What is dry hopping?
We all know that hops impart both a bitter taste and a wonderful aroma but these characteristics are contributed to beer by different components of the hop cone. The bitter flavour in beer is due to alpha acids which are present in the resin component of the lupulin glands found in the hop cone. The beautiful hop aroma however is due to a whole host of compounds present in the oil fraction in the lupulin glands. The problem in maintaining a full hop aroma in beer is down to the fact that, for a compound to be smelt it needs to be volatile. If you can imagine that an aroma compound present in a liquid needs to pass from the liquid to our nose for us to be able to smell it. Therefore the compound needs to move from being a liquid to being a gas. As such the more volatile a compound the easier this will occur and the easier that compound will be to smell. For a compound to be volatile it needs to have a low boiling point and this is where the problem with maintaining the hop aroma in beer comes from.
Brewers add hops to the wort boiling stage of the brewing process. They do this because the alpha acids in hops are not very bitter. For the alpha acids to become bitter their chemical structure needs to alter, or to use the more appropriate chemistry terminology, isomerised. The isomerisation of hops can be done with chemical agents but in the brewery it is achieved by the application of a lot of heat during the wort boiling phase. The better the boil the more isomerisation occurs and the better the yield from our hops will be. However, the down side of this is that by applying a lot of heat to the wort we are boiling off all those wonderful hop aroma compounds. To counteract this loss of hop aroma brewers will add aroma hops late in the boiling phase, usually in the last 5 or 10 minutes of boiling. By doing this the aroma hops are in contact with the hot wort for a shorter period of time and so less of the hop aroma is lost. This process is known as late hopping and I would guess that all of us as home brewers do this.
This practice is great and does deliver a certain level of hop aroma to the finished beer. However, dry hopping is a process where hops are added to the “cold” phase of the brewing process, which is fermentation and conditioning, to maintain as much fresh hop aroma in the finished beer as possible. By using the process of dry hopping brewers can achieve that really strong hit of hop aroma which many of us absolutely love.
Can home brewers dry hop their beer?
Dry hopping is certainly a technique that home brewers can employ. Certainly full grain and extract brewers can benefit hugely from using dry hopping. In fact I would argue that extract brewers could benefit the most as many liquid extracts are devoid of hop aroma due to the vacuum evaporation employed during their production.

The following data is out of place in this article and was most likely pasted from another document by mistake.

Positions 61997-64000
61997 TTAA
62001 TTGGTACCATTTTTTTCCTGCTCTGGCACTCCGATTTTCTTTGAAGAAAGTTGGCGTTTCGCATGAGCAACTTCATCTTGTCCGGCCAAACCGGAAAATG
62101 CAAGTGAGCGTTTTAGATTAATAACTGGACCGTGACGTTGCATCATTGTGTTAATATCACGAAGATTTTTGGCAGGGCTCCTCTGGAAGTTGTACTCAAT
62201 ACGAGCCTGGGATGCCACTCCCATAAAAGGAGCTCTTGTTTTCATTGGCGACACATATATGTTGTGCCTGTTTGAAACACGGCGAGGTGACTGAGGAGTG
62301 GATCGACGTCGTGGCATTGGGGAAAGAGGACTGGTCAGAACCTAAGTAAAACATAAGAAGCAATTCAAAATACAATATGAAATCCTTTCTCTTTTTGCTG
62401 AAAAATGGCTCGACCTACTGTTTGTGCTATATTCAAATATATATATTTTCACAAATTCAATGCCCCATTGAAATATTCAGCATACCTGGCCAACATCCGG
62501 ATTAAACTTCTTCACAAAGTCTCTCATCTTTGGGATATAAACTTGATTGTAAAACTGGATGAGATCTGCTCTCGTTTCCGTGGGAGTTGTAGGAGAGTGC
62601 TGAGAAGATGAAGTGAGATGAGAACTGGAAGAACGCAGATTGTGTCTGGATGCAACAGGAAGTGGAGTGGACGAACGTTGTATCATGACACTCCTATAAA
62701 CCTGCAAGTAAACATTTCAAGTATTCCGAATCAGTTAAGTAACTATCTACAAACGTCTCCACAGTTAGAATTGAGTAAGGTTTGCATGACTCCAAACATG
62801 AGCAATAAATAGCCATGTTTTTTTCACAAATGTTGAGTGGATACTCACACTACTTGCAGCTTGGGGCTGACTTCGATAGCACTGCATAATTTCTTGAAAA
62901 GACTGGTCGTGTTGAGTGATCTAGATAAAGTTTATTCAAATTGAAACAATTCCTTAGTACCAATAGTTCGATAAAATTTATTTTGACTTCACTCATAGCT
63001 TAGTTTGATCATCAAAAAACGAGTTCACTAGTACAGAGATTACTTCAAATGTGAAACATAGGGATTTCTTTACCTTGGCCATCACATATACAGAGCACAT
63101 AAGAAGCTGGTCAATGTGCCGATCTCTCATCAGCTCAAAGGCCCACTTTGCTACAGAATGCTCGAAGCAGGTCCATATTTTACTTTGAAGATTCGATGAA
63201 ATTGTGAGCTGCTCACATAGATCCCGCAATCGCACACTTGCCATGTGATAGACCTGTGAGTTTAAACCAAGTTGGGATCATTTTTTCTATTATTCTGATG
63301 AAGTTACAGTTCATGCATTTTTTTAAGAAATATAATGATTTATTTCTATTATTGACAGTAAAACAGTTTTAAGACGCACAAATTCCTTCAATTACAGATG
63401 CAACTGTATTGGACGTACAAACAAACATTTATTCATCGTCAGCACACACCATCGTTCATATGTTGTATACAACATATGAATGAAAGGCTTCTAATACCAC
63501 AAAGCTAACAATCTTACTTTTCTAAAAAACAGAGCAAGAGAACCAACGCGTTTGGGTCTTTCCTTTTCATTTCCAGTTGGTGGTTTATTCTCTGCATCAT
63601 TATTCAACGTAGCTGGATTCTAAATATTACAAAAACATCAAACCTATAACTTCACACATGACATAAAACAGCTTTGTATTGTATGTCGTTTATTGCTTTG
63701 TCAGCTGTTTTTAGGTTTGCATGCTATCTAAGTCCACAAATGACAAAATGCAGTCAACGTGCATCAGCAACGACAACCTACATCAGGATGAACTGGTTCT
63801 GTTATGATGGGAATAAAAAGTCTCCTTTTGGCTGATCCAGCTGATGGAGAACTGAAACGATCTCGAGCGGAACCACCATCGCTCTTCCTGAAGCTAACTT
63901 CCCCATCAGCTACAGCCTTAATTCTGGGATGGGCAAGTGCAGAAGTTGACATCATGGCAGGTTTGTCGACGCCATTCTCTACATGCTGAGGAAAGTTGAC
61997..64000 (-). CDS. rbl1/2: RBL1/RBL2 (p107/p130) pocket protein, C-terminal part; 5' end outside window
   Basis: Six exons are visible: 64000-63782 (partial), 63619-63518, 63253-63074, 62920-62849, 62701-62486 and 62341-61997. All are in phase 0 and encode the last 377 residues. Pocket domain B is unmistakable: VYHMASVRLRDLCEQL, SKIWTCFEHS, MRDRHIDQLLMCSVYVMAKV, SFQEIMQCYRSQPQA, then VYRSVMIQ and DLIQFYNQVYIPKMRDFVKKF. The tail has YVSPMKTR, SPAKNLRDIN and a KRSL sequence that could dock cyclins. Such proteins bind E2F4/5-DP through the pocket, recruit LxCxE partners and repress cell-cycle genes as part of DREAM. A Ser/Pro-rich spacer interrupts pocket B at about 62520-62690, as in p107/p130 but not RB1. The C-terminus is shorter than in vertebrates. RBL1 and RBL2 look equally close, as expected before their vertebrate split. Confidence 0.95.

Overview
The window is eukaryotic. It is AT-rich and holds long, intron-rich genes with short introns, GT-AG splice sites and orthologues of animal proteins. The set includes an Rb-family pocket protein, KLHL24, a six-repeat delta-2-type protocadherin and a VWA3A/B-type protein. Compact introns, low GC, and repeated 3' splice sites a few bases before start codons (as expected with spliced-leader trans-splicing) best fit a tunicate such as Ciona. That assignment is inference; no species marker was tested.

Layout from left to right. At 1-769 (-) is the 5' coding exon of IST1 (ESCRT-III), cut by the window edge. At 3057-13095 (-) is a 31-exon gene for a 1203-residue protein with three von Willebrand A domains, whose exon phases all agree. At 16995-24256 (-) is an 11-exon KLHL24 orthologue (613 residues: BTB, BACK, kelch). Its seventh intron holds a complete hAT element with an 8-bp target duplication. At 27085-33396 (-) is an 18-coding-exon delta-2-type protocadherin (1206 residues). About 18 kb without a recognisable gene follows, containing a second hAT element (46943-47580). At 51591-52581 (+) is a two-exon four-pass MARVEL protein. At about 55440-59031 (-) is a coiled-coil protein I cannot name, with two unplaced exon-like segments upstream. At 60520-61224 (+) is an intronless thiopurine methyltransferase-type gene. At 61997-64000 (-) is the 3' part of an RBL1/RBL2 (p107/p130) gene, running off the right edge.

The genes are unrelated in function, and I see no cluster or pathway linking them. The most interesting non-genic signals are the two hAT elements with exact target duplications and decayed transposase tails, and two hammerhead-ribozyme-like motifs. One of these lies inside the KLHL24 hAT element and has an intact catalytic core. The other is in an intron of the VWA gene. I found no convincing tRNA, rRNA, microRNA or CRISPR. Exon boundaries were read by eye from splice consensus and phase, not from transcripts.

How do you dry hop?
Dry hopping is very simple and there are a number of techniques that you can employ to achieve the desired result. You can use either whole hop cones or pellets, I have used both successfully and encountered no problems. The simplest way of dry hopping is to make a hop bag, a bit like a tea bag, from muslin cloth. You then put your hops into the bag and place directly into the fermenter. I tend to do this just after I have pitched my yeast and give the whole thing a good vigorous stir to allow the wort to fully penetrate the hop bag. As an alternative you can just add the hops directly into the fermenter without worrying about a hop bag. I prefer this technique as I feel you get better contact between the wort and hops allowing for more of the precious hop oils to mix in. However, the hop cones can clog up your siphon tube which can be a bit frustrating.
I am often asked what quantity of hops should be used for dry hopping and my answer is that there is no correct amount. Different hop varieties will impact on the hop aroma in different ways and hop cones behave differently to hop pellets. Furthermore brewers differ in their taste for hop aroma; one brewer’s beer hopped to perfection is another’s hop filled nightmare. Therefore for me the key is to experiment with different amounts until you hit on a quantity that best suits your personal tastes.
Finally there is the important issue of the microbiological stability of beer that has been dry hopped. Although as far as gram positive bacteria are concerned beer is protected by the anti-microbial properties of hops. But take added security from research that was carried out at the University of California at Davis which showed that dry hopping during fermentation or conditioning did not cause any microbiological problems.
Dry hopping is a technique that has been used by commercial brewers to great effect. Certainly the technique should be part of the home brewer’s toolkit if they want to create beers with a great fresh hop aroma.